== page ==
…Beefing up its offer price to buy U.S. seed maker Monsanto. The German drug giant raised its per share price, making the new total deal value over $65 billion. That’s a big number—in fact, we’re now looking at the largest all-cash proposal on record. Goodness. Why the increase? The two agro-giants have been discussing a deal since May, but Monsanto was a bit reluctant to share all of its accounting information—and didn’t think the initial offer was strong enough. Bayer enticed the seed maker to reveal its info with a sweetened price. Now, most signs point to the deal happening shortly, although it’s certainly not official yet.
- Goldman Sachs bans employees from donating to Trump
- Brazzers hacked, nearly 800,000 porn subscribers’ details leaked
- Starbucks to begin serving Stevia
- EpiPen maker Mylan being investigated by New York’s attorney general
- Monday: Labor Day (U.S. Market Closed)
- Tuesday: Dave & Buster’s (+/-) Earnings; ISM Non-Manufacturing Index (-)
- Wednesday: Hewlett Packard Enterprise Earnings; Job Openings and Labor Turnover Survey; Beige Book
- Thursday: Barnes & Noble Earnings; Weekly Jobless Claims
- Friday: Kroger Earnings
THE MOST INTERESTING MAN IN THE WORLD
The Brew may have just discovered the Most Interesting Man in the World. Enter John Malone. Full disclosure: he doesn’t have a beard, a rich exotic accent or a throng of women at his side (as far as we know). But don’t be discouraged, Mr. Malone has quite the resume. Once dubbed “Darth Vader” by former VP Al Gore for his cutthroat tactics, Malone made headlines again yesterday. The U.S. tycoon will reportedly pay £6.4 billion to take control of Formula One. Yes…he’s buying a sport. If that’s not impressive enough, here’s some more padding to Darth Vader’s lengthy resume:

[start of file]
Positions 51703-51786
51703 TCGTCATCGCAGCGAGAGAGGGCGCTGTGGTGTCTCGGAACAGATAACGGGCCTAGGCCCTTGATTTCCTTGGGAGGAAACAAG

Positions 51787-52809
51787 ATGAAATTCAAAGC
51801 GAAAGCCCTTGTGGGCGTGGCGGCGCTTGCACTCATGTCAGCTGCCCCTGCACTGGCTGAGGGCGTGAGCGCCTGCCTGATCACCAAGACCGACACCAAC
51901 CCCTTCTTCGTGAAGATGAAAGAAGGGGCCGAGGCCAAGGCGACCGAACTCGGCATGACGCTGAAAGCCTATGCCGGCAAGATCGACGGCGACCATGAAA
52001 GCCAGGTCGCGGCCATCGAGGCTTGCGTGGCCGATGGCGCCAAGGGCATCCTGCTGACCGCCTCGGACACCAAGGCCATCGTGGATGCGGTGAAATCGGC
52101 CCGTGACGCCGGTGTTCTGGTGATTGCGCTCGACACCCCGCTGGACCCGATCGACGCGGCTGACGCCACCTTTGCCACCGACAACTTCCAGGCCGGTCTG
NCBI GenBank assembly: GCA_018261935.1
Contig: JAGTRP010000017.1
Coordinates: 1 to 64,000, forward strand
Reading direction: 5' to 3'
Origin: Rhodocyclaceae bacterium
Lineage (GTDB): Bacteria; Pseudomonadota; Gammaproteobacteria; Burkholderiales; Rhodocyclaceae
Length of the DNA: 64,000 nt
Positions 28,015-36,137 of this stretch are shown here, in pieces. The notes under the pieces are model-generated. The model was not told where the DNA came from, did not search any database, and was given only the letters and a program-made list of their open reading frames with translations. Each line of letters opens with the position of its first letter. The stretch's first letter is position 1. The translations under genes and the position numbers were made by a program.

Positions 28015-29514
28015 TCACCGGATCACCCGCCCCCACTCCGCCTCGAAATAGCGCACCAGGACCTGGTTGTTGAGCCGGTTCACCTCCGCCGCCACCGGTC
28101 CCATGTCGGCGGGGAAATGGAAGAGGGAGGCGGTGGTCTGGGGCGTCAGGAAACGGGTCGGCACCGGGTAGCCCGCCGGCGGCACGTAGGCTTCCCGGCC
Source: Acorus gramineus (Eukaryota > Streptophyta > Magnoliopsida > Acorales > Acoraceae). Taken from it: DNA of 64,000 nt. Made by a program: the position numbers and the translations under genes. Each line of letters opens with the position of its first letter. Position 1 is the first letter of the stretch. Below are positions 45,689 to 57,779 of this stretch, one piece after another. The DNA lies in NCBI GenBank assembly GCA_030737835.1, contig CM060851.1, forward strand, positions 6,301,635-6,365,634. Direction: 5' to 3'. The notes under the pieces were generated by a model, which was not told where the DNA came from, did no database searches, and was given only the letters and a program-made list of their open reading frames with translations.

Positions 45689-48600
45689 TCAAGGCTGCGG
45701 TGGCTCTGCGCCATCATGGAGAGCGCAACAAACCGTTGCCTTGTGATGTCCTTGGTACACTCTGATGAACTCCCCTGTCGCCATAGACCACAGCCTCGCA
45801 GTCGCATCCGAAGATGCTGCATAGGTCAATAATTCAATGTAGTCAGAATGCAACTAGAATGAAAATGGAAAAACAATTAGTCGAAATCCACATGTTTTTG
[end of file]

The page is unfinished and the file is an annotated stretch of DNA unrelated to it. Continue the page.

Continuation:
- Malone is currently worth $7.1 billion, which the Connecticut-born entrepreneur amassed through the acquisition of several cable television channels, including Discovery and Eurosport. Stay thirsty, my friends.
- He’s also (casually) the largest private landowner in America with 2.2 million acres, most of which sits in Maine.
- The man is also a dedicated philanthropist, with some serious love for his alma maters. He’s dedicated $74 million to Yale University, $24 million of which was used for the school’s Engineering Center. Johns Hopkins and Colorado State received their fair share as well, a fat $30 million and $42.5 million, respectively.
Exit John Malone.
INTERVIEW QUESTION OF THE DAY
A man owns 2/3 of a computer service business and sells 3/4 of his share for $75,000. What is the value of the business? (Answer)
BUSINESS TERM OF THE DAY
Darvas Box Theory – Darvas box theory is a trading strategy that was developed in 1956 by former ballroom dancer Nicolas Darvas. Darvas’ trading technique involves buying into stocks that are trading at new highs. A Darvas box is created when the price of a stock rises above the previous high but falls back to a price not far from that high.
FOOD FOR THOUGHT
Check your snaps yet? Analysts at eMarketer expect Snapchat’s revenue to increase from $366 million in 2016 to nearly $1 billion in 2017. Now there’s a snap story.